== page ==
More on Section 114A of the Evidence Act 1950

Latest Development

Datuk Seri Dr Rais Yatim, Minister of Information, Communications and Culture said that the Cabinet decided to maintain amendment on Evidence Act 1950.

According to Datuk Seri Nazri Aziz, Minister in the Prime Minister’s Department stated that Section 114A of the Evidence Act 1950 can only be invoked if a person is charged under other laws and the court is convinced to use it to shift the burden of proof to the accused. He further stated that this section is a procedure and alleged wrongdoers cannot be charged under the section. He also explained that the reason for the Cabinet to maintain the amendment is because there are more serious things like acts of terrorism, which will require it to protect the security of the country. He will hesitate if the amendment doesn’t serve the security of the country. Prof Datuk Husin Jazri, President of the Information Security Professional Association of Malaysia (ISPA) stated that the amendment on Evidence Act 1950 will help the law enforcers especially for the cases that are cross-border in nature which limits the law enforcers’ ability to look for the required evidence.

On the other hand, SUHAKAM has urged the government to review, amend or repeal the Section 114A Evidence(Amendment)(No. 2) Act 2012 because it is against the fundamental principal of law that is a person is considered innocent until proven guilty. Besides that, SUHAKAM chairman Tan Sri Hasmy Agam has stated that this section is violating Article 19 of Universal Declaration of Human Rights (UDHR) and International Covenant on Civil and Political Rights (ICCPR) – freedom of expression.

From A Legal Viewpoint
Under this new amendment, the law presumes that the owner is guilty for the publication and ownership unless proven innocent. This new amendment has clearly shown that the burden of proof has shift to the accused and no longer lies on the Public Prosecutor. This will be burdensome to the accused as the accused might facing the technicality problem to prove himself is innocent. If the accused is unable to prove himself is innocent, the accused will be guilty for the publication and ownership even though the accused didn’t do it. Since the burden of proof has been shift to the accused, what is the duty of the Public Prosecutor in that case? How can they prosecute someone by presumption of fact? Even though the Section 114A Evidence(Amendment)(No. 2) Act 2012  is rebuttable, but what happens if the accused is unable to prove himself to be innocent, he will be guilty for the act that is committed by another person. This is unfair to the accused as he has not done anything wrong and held guilty for other people’s act.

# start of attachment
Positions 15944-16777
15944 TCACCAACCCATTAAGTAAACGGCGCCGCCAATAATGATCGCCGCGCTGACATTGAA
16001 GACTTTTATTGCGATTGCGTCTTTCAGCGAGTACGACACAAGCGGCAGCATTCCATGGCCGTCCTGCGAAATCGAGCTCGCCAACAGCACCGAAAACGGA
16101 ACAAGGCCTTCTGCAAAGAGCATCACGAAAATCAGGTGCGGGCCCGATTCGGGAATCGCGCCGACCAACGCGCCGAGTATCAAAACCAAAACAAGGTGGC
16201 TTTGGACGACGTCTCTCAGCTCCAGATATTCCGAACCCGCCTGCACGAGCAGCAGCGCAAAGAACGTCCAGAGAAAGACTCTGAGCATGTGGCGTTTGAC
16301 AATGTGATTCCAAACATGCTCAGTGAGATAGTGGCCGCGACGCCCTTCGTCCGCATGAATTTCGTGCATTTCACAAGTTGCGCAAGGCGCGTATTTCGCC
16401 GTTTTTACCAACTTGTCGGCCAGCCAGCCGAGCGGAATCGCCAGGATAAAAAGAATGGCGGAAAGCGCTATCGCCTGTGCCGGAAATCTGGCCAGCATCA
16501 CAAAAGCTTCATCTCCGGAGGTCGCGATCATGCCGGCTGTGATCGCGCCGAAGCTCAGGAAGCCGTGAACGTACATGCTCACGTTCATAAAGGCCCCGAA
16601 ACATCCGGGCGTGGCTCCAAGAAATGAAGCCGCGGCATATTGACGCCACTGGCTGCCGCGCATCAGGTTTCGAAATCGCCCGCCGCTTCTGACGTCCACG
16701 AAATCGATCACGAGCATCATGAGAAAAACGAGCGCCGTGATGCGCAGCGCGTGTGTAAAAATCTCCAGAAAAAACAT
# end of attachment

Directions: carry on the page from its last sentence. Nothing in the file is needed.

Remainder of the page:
This amendment will create troubles for the public. Everybody is using the Internet daily and with this new amendment, the public has to change the password for the network service and also social network site frequently to avoid being misuse by other people. Besides that, the café or restaurant that used to provide free wifi service may no longer provide the free wifi service to their customer. This will indirectly affect the business of the restaurant or café.
If we were to look at this issue from another point of view, the amendment is making the law enforcer’s life easier as there is presumption of fact that the accused is guilty. The law enforcers do not have to spend their time in finding evidence. In addition, they don’t face any difficulties in finding the evidence. This is because they just have to prosecute the owner of the network service or the user for the social network site.

Despite the critics from the public as regards to the new amendment, the government has decided to retain the amendment. The public has protested against the amendment by joining Internet Blackout Day on 14 August 2012 that is coordinated by the Centre Independent Journalism and also putting up pop ups and black banners.

By: The Lee & Chong Team

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2 responses to “More on Section 114A of the Evidence Act 1950

  1. Pingback: Stricter Web Regulation in Southeast Asia

  2. Pingback: Stricter Web Regulation in Southeast Asia · Global Voices

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